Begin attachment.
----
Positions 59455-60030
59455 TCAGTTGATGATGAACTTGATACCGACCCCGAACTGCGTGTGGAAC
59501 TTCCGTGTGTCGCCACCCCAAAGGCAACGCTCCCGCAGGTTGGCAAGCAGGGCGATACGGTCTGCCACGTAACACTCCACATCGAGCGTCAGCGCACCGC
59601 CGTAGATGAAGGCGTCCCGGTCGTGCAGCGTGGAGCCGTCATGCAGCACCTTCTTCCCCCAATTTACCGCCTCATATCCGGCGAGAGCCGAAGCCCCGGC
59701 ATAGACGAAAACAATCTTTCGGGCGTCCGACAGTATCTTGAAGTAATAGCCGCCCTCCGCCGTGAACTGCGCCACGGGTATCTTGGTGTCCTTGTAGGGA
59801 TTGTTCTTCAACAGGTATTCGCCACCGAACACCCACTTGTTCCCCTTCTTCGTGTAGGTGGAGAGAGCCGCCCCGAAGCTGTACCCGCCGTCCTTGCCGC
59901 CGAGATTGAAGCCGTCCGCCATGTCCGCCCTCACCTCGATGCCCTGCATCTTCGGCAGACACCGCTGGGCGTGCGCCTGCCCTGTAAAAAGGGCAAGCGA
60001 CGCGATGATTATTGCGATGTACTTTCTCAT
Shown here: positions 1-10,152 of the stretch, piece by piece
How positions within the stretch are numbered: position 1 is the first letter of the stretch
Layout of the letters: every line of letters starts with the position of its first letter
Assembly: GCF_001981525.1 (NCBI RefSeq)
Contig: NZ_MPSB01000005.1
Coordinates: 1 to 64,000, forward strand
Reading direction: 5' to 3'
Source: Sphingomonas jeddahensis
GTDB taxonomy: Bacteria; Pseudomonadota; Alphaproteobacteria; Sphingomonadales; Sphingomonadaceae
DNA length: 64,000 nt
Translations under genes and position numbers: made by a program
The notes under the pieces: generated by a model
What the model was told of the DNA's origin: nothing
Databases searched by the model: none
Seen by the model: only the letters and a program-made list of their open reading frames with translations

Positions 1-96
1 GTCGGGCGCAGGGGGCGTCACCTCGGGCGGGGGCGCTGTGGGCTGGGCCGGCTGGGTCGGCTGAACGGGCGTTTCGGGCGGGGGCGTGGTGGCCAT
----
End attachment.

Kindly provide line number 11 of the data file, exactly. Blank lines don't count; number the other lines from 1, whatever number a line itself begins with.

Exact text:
Layout of the letters: every line of letters starts with the position of its first letter